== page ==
Title
Vaginal microbiota and its role in HIV transmission and infection Vaginal microbiota and its role in HIV transmission and infection
Author
Faculty/Department
Faculty of Sciences. Bioscience Engineering
Publication type
article
Publication
Amsterdam ,
Subject
Biology
Source (journal)
FEMS microbiology: reviews / Federation of European Microbiological Societies. - Amsterdam
Volume/pages
37(2013) :5 , p. 762-792
ISSN
0168-6445
ISI
000322228500006
Carrier
E
Target language
English (eng)
Full text (Publishers DOI)
Affiliation
University of Antwerp
Abstract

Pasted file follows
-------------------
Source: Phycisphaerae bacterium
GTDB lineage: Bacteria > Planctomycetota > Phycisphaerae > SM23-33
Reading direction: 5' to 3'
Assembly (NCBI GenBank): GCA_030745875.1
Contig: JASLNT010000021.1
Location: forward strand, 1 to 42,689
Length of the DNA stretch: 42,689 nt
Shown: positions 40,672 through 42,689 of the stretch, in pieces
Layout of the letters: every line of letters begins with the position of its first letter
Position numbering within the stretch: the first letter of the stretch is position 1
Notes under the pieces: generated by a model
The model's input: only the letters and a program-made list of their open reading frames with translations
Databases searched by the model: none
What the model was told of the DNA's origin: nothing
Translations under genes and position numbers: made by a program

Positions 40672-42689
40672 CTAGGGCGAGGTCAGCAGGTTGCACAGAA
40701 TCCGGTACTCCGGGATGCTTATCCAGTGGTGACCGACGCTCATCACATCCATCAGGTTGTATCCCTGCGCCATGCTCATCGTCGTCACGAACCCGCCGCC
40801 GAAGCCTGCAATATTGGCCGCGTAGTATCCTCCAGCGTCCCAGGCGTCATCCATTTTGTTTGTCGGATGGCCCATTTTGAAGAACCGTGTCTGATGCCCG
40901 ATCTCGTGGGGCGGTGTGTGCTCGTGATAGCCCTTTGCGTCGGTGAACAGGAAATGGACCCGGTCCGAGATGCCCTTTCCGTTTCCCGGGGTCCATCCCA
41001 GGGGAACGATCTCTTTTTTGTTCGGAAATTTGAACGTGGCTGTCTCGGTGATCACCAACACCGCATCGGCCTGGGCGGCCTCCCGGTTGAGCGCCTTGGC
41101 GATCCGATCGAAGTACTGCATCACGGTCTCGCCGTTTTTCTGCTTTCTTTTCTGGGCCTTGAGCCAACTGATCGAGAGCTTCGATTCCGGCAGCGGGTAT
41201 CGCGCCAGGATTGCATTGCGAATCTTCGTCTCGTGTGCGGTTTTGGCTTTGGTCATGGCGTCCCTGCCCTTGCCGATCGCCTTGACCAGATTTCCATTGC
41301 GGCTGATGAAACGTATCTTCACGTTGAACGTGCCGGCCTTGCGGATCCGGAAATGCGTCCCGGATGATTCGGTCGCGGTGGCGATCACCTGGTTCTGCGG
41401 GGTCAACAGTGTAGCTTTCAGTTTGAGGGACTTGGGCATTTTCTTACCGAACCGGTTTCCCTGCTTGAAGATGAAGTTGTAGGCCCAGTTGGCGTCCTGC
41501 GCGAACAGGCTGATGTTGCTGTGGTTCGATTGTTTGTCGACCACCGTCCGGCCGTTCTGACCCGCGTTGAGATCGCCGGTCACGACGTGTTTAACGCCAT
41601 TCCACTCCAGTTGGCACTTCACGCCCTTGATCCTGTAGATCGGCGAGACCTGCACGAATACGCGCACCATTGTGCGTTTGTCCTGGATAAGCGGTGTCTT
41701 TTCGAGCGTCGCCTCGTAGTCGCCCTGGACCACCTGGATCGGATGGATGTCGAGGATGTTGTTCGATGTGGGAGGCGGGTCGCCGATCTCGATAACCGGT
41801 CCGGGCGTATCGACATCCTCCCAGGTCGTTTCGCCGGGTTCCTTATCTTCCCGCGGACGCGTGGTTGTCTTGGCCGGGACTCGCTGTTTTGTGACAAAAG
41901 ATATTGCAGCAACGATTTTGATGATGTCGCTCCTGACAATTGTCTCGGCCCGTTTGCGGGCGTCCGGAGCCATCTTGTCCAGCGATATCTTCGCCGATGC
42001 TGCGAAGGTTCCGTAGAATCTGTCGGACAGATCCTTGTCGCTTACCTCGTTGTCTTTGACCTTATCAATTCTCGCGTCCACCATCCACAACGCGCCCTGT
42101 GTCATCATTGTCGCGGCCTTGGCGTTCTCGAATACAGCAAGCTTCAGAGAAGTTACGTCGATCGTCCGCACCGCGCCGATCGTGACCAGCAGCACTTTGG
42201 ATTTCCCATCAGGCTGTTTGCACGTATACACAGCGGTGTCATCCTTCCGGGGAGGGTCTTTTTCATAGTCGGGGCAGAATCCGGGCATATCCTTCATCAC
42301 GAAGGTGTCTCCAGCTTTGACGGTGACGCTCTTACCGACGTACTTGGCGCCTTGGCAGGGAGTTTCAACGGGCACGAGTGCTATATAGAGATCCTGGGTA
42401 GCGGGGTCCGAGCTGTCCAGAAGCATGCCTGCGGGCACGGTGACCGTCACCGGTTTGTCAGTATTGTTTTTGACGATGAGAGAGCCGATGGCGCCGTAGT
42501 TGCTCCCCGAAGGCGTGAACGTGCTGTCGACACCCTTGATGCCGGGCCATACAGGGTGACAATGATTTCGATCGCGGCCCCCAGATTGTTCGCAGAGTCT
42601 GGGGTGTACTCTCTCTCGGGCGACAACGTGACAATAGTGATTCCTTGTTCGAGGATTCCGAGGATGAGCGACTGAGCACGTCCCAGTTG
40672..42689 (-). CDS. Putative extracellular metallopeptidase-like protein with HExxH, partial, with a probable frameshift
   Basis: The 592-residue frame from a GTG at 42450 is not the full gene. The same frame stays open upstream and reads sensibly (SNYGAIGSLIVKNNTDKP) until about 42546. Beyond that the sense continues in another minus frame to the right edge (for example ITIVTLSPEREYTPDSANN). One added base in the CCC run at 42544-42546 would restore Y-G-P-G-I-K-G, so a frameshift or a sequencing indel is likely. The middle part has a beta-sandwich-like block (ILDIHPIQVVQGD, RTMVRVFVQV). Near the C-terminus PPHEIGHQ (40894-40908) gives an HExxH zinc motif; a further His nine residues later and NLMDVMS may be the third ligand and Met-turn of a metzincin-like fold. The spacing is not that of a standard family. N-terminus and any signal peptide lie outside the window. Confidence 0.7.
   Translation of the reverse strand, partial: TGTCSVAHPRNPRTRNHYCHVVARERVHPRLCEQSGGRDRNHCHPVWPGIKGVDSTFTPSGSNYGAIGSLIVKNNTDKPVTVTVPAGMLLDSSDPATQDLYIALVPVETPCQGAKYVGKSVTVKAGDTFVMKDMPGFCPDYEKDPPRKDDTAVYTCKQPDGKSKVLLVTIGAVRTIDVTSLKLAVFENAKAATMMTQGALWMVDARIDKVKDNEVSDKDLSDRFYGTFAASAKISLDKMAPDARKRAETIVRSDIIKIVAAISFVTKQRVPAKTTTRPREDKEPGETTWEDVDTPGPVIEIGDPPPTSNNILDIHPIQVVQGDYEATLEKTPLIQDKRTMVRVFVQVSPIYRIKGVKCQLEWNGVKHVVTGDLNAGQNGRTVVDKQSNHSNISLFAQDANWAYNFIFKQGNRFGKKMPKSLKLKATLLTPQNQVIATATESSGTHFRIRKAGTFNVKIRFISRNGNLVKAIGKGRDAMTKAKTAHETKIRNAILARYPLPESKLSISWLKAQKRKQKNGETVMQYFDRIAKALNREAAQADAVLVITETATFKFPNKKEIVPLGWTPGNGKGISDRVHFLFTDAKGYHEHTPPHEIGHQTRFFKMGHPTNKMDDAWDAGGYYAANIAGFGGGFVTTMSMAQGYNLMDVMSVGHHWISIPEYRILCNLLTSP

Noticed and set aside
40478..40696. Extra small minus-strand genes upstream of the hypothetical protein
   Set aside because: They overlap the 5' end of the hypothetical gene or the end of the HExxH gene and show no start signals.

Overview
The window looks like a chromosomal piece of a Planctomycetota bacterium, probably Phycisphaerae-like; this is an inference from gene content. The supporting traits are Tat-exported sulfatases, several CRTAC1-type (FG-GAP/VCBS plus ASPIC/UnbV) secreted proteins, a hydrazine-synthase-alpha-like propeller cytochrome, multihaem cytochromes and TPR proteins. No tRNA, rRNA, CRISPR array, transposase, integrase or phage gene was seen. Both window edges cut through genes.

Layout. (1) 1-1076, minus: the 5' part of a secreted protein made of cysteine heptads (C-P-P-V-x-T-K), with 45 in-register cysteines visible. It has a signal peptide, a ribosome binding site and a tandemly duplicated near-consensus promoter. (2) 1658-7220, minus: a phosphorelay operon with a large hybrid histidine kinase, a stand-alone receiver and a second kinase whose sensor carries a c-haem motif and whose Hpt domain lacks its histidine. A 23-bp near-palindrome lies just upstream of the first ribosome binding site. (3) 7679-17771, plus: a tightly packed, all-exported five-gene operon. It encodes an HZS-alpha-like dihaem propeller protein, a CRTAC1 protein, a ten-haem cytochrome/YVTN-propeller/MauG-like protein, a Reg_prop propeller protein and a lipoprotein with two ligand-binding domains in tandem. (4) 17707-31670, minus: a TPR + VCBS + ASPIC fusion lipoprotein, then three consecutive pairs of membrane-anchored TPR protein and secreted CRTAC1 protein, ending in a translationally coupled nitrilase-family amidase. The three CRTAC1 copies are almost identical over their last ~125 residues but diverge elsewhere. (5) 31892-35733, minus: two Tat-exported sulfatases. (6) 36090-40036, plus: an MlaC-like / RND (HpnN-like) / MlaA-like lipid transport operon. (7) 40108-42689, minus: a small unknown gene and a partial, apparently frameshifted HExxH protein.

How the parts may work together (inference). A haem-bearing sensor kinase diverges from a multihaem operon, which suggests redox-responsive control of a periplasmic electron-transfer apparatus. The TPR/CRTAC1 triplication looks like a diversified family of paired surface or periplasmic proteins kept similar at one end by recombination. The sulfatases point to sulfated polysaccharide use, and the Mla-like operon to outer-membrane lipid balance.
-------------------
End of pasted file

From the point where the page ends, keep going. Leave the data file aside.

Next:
The urogenital tract appears to be the only niche of the human body that shows clear differences in microbiota between men and women. The female reproductive tract has special features in terms of immunological organization, an epithelial barrier, microbiota, and influence by sex hormones such as estrogen. While the upper genital tract is regarded as free of microorganisms, the vagina is colonized by bacteria dominated by Lactobacillus species, although their numbers vary considerably during life. Bacterial vaginosis is a common pathology characterized by dysbiosis, which increases the susceptibility for HIV infection and transmission. On the other hand, HIV infections are often characterized by a disturbed vaginal microbiota. The endogenous vaginal microbiota may protect against HIV by direct production of antiviral compounds, through blocking of adhesion and transmission by ligands such as lectins, and/or by stimulation of immune responses. The potential role of probiotics in the prevention of HIV infections and associated symptoms, by introducing them to the vaginal and gastrointestinal tract (GIT), is also discussed. Of note, the GIT is a site of considerable HIV replication and CD4(+) T-cell destruction, resulting in both local and systemic inflammation. Finally, genetically engineered lactobacilli show promise as new microbicidal agents against HIV.
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